Some Rural Health Providers Worry For Oldest Patients As Vaccine Registration Begins
New Hampshire residents 65 and older can sign up for a COVID-19 vaccine Friday, either online or by calling 2-1-1. But some North Country health care providers are concerned their oldest residents might find themselves at the back of the line for this phase.
Patty Couture is the chief operating officer for Coos County Family Health Services, which serves more than 3,000 patients who are 65 or older. She says many of those patients, especially those over the age of 75, don’t have internet access or an email address.
“When I look at my list, we start at the oldest at age 98, and I’m just concerned that many of our elderly won't be able to get through 2-1-1, and they’re going to go without the vaccine. My heart breaks,” she said.
In a press conference Thursday, Gov. Chris Sununu said that wait times to make an appointment through 2-1-1 could be an hour or more.
“We very likely are going experience maybe even tens of thousands of phone calls in a single day. It will be one of the largest call center undertakings that we’ve ever had, so again we just really want folks to be patient,” Sununu said.
But Couture says she’s worried that with those wait times, her older patients might get discouraged, hang up and not call back. She says it feels like those who are less digitally savvy are competing for spots with those in phase 1b who are.
Ken Gordon, CEO of Coos County Family Health Services, says he believes the registration system was designed with equity in mind.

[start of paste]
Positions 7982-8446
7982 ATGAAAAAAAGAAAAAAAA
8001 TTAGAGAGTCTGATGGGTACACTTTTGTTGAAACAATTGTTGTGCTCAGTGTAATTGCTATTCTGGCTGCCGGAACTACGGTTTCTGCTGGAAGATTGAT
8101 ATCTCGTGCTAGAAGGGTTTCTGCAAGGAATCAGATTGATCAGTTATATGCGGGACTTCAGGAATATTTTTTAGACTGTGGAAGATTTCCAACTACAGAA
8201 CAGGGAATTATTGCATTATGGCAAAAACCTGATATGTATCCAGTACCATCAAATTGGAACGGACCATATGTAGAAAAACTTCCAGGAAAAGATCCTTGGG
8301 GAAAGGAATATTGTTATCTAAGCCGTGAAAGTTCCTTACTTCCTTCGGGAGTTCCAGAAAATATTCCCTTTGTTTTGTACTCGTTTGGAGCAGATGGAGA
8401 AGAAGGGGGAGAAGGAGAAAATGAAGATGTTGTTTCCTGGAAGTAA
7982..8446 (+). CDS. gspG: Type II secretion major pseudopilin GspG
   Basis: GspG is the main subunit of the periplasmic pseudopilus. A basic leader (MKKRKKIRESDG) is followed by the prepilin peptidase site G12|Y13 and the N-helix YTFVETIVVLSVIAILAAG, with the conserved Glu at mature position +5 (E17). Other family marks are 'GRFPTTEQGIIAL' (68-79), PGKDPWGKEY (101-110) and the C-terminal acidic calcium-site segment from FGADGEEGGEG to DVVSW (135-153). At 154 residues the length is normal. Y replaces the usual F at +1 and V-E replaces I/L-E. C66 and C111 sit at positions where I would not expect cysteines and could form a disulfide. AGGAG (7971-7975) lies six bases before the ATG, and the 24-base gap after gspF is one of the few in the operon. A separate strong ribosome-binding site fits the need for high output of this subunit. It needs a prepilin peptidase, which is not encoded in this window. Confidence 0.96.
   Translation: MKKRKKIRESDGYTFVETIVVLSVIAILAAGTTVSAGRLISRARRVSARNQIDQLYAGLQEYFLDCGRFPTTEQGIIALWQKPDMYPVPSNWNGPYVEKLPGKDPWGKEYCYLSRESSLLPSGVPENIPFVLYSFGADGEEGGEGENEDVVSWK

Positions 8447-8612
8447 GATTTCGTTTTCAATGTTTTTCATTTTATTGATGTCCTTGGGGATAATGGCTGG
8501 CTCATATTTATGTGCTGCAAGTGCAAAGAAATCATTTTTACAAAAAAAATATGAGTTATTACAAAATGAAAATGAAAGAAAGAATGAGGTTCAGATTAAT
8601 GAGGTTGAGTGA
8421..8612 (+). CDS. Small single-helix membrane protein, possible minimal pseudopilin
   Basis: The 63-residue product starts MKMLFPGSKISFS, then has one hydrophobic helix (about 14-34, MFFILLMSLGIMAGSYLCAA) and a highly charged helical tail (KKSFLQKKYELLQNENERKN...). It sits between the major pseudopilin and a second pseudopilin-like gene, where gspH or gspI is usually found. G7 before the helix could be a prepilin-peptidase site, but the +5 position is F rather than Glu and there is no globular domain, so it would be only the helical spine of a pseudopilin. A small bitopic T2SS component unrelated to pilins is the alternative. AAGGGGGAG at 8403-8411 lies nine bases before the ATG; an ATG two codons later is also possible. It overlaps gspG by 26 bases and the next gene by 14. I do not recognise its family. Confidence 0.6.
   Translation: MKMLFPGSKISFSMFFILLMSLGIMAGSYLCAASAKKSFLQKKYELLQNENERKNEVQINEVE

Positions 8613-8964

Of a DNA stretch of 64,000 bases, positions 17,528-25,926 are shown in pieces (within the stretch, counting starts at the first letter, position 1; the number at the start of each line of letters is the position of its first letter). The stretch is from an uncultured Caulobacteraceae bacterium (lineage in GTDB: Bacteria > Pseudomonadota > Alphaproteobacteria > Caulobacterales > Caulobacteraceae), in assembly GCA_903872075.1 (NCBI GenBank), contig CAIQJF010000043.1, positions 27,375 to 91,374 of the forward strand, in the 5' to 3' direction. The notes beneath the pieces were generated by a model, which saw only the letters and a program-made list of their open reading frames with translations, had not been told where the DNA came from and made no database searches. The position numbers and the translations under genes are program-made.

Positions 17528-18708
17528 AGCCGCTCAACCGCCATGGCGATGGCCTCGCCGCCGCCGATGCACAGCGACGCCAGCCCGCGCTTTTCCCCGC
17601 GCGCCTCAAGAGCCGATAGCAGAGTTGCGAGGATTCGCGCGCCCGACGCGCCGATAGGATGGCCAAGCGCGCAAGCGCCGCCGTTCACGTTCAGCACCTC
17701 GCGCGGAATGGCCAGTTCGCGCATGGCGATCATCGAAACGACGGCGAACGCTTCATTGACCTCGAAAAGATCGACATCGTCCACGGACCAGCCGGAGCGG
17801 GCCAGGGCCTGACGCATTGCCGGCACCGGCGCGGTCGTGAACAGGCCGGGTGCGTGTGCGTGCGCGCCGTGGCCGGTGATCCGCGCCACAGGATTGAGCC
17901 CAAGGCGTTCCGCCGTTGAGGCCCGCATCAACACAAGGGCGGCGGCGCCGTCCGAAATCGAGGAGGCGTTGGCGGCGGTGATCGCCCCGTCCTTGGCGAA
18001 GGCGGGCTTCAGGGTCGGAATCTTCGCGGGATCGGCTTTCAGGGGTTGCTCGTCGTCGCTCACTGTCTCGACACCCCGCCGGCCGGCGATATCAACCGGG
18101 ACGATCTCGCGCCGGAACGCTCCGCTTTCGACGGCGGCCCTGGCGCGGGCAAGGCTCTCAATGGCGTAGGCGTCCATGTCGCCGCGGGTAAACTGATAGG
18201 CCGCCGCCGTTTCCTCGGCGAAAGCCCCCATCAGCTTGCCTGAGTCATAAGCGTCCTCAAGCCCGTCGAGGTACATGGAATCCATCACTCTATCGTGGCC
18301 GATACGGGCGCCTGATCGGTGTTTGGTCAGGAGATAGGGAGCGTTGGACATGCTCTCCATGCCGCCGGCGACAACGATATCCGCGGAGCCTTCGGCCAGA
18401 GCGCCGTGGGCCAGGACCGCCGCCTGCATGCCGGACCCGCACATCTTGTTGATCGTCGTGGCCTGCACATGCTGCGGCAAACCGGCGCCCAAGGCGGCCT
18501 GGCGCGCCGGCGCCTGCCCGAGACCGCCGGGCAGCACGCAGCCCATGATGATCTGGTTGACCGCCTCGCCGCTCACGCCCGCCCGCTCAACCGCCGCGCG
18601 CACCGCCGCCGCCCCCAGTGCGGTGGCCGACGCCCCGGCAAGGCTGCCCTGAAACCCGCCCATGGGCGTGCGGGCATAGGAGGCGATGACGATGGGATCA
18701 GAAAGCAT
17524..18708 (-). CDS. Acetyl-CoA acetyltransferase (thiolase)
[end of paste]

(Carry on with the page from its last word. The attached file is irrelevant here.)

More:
“But [it was] also mechanized as much as it could be as well, and it unintentionally favors some over others,” he said.
Across Grafton County, senior centers have been updating their clients about the vaccine registration process when they drive through to pick up meals and in daily calls with homebound residents who participate in Meals on Wheels.
“We’re just spreading the word wherever we can,” said Kathleen Vasconcelos, executive director of the Grafton County Senior Citizens Council.
In the southern tier and Seacoast, Lamprey Health Care’s Chief of Clinical Services Sue Durkin says she’s also concerned about patients that don’t have computers at home or may simply not be comfortable with signing up for an appointment online.
Lamprey will have staff on site to enroll patients through the state's online portal.
"We can have our care coordinator sit down with them and actually take them through the process of enrolling and doing the online portal. But, you know, we have limited resources, " she said.
But Durkin says that the biggest barrier for the state at the moment is the limited vaccine supply it’s getting every week - about 17,000 doses.
State officials say about 300,000 New Hampshire residents qualify for vaccination under phase 1b.